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. Last Updated: 07/27/2016

One-Kopek Coin Faces the Ax

MTEconomists say getting rid of the one-kopek coin won't have a big impact.
The country's state-owned mint is considering abolishing the one-kopek coin in a bid to save on production costs, a senior official said.

Arkady Trachuk, the head of Goznak, the government agency that produces banknotes and coins, said in an interview with Izvestia last week that it was looking at ways to produce coins more cheaply, given the recent spike in metal prices, in response to a request from the Central Bank.

"We could make the decision to round up prices to 10 kopeks," he said, noting that there were a number of other proposals on the table, including the use of cheaper metals. "Where are kopeks [still] required here?"

Goznak will send its proposals to the Central Bank within two months, Trachuk said.

The agency has, however, been slow to adopt this measure, chiefly because of the perception that such a move would provoke. It would lead to a slight increase in prices, the official said. "For that reason, we haven't made a decision on this yet," he said.

But economists said the changes would have little practical effect.

"If they are get rid of just one kopek, it will not have a big impact. It has become so small, and inflation is on the rise," said Tatyana Orlova, an economist at ING. "Many shops have [already] rounded up their prices. ... So if they take [the single] kopek out of circulation, it should not affect prices greatly."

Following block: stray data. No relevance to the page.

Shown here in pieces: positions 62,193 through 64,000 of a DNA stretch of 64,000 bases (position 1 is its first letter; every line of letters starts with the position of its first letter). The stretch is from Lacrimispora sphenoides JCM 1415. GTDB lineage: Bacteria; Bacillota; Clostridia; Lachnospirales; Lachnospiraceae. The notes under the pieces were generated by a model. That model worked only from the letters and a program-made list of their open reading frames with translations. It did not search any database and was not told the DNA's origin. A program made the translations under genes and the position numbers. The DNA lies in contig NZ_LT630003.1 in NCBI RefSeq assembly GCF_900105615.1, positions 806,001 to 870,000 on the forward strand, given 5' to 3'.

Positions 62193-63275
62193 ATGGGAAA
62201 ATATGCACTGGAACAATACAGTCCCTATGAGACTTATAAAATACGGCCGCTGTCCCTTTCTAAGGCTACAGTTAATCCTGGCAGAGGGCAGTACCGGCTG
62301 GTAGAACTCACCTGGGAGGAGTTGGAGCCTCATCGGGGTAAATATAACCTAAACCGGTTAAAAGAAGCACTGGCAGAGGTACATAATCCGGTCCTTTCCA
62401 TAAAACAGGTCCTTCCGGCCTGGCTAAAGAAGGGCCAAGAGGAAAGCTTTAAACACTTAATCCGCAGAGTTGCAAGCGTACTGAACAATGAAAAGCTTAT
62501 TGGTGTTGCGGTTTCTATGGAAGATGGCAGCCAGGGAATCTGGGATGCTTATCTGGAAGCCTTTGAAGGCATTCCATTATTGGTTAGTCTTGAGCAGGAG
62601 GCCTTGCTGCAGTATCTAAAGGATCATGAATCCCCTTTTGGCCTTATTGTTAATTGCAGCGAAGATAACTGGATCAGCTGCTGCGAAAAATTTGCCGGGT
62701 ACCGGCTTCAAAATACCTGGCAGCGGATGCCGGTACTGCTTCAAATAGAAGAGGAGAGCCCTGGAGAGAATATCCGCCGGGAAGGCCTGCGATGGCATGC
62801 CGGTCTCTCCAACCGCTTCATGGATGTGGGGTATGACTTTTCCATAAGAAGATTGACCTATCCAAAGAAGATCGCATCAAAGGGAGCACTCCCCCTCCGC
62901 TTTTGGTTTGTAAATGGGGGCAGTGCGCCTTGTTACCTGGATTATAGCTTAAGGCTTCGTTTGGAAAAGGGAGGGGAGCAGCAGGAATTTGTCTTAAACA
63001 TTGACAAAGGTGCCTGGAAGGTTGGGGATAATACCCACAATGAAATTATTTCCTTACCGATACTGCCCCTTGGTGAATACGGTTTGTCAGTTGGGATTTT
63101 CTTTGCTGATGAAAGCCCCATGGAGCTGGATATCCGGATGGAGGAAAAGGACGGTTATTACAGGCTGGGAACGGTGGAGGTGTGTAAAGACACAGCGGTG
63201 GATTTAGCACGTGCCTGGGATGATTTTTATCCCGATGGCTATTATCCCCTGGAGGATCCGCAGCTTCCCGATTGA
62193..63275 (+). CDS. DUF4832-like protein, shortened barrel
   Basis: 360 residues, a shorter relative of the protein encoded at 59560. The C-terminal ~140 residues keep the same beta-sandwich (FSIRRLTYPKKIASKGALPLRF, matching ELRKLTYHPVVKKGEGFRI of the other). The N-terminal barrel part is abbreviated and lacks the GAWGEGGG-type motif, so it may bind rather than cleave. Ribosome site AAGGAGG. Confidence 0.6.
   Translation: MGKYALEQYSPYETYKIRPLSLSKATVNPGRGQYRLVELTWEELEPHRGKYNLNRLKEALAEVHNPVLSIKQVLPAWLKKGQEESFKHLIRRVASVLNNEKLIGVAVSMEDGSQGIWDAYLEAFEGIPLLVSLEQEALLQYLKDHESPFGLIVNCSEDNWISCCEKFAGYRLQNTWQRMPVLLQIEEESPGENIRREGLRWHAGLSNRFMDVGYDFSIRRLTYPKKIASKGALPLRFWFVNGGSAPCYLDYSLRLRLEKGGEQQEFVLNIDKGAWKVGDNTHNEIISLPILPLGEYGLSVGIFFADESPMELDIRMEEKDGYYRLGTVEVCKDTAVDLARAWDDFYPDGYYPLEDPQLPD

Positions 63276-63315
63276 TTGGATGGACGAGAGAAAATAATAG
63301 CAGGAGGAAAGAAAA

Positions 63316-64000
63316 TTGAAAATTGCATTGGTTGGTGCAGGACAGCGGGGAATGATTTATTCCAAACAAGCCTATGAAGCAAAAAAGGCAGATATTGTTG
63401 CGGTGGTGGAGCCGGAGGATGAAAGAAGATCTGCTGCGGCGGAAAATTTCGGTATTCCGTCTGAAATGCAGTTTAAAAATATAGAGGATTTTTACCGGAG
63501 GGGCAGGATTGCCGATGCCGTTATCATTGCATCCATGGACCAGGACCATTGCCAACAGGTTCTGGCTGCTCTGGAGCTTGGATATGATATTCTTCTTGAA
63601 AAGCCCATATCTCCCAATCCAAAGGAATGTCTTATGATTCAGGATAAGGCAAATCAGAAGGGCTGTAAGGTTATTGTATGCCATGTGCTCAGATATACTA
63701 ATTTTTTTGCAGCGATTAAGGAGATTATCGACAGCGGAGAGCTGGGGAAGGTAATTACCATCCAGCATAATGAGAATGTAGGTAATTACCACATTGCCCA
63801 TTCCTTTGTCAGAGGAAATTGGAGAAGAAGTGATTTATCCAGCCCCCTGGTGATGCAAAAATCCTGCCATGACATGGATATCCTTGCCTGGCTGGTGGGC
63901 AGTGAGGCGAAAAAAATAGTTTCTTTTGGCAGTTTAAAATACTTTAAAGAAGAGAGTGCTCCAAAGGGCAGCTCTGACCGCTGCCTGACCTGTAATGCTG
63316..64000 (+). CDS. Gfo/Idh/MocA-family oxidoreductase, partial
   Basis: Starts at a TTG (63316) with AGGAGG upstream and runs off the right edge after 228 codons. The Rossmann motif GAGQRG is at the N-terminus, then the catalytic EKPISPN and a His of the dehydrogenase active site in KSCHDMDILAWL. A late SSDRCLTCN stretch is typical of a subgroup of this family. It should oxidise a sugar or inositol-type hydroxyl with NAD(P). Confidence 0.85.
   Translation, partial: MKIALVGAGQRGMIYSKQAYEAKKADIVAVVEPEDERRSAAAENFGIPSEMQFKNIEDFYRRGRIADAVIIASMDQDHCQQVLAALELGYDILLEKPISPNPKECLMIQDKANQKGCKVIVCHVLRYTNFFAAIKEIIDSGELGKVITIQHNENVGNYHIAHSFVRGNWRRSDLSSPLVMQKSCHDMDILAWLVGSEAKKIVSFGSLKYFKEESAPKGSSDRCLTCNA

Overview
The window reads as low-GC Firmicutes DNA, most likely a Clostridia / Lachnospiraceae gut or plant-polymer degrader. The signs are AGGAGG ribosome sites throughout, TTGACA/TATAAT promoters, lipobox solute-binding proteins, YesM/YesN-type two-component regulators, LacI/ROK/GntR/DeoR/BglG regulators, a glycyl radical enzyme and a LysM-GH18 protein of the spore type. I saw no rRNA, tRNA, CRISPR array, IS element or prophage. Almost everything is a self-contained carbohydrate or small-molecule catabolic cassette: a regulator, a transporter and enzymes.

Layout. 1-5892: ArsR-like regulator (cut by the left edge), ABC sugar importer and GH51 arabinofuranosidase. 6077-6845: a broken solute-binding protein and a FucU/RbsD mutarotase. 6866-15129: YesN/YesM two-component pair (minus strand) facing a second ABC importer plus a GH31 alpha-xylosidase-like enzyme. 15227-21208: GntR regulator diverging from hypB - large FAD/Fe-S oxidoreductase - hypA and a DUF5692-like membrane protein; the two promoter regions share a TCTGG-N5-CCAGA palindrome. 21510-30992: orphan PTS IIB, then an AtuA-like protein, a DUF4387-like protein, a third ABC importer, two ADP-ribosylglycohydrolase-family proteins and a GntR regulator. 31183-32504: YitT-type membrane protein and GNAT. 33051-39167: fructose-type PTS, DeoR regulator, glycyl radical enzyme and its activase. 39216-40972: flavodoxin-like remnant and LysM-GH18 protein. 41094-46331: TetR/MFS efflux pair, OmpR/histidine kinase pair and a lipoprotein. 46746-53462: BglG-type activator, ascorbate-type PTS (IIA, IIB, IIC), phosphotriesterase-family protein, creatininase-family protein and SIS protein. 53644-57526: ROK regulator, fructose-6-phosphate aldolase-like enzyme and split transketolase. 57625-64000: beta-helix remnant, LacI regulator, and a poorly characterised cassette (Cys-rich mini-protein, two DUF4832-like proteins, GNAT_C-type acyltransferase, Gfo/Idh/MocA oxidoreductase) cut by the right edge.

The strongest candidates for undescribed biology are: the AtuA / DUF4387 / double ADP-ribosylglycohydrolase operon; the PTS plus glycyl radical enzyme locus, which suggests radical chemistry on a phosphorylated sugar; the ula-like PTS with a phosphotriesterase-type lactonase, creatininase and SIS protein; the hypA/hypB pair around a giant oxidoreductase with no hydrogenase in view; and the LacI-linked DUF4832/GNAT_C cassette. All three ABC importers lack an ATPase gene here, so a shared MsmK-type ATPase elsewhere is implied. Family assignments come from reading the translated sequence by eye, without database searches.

Analysts said the government should proceed with caution in any significant moves on the ruble, given the population's fragile confidence in the national currency.

Rumors of a potential redenomination of the ruble have been swirling in the last couple of months. Analysts say this is partially because there was a 48 percent increase in the money supply last year.

The government also printed new banknotes, including the new 5,000 ruble note, which evoked memories of the 1990s, when the Yeltsin government introduced larger-denomination notes shortly before chopping three zeroes off the ruble.

"If I were a monetary authority, I would not do anything that could be interpreted as a redenomination by the population," Orlova said. Fears of a redenomination mean "that people stop saving, and they try to spend, and the economy is already quite overheated and inflation is on the rise. The Central Bank would probably want to wait for the time when inflation has gone down a bit."

Trachuk dismissed the rumors as "nonsense," echoing President Vladimir Putin's denial last month that the government had any intention of considering redenominating the ruble.

Trachuk also said the mint plans to recall old banknotes, based on recommendations from Interpol that banknotes be removed from circulation every seven years to clamp down on forgeries.